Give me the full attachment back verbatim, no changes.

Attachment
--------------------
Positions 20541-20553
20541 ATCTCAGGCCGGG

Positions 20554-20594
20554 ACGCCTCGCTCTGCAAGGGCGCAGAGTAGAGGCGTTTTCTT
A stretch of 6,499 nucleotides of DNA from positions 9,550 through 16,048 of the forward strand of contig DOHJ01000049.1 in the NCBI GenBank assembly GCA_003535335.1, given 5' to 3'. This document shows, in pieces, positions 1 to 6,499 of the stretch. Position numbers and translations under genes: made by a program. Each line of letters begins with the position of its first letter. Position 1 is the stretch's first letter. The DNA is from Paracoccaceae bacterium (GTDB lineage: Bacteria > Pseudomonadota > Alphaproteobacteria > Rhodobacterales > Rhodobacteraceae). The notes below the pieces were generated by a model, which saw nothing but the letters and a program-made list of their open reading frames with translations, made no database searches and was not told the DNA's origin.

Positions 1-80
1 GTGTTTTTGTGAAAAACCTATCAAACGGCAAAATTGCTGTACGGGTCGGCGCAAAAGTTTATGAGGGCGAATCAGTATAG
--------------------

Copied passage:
Positions 20541-20553
20541 ATCTCAGGCCGGG

Positions 20554-20594
20554 ACGCCTCGCTCTGCAAGGGCGCAGAGTAGAGGCGTTTTCTT
A stretch of 6,499 nucleotides of DNA from positions 9,550 through 16,048 of the forward strand of contig DOHJ01000049.1 in the NCBI GenBank assembly GCA_003535335.1, given 5' to 3'. This document shows, in pieces, positions 1 to 6,499 of the stretch. Position numbers and translations under genes: made by a program. Each line of letters begins with the position of its first letter. Position 1 is the stretch's first letter. The DNA is from Paracoccaceae bacterium (GTDB lineage: Bacteria > Pseudomonadota > Alphaproteobacteria > Rhodobacterales > Rhodobacteraceae). The notes below the pieces were generated by a model, which saw nothing but the letters and a program-made list of their open reading frames with translations, made no database searches and was not told the DNA's origin.

Positions 1-80
1 GTGTTTTTGTGAAAAACCTATCAAACGGCAAAATTGCTGTACGGGTCGGCGCAAAAGTTTATGAGGGCGAATCAGTATAG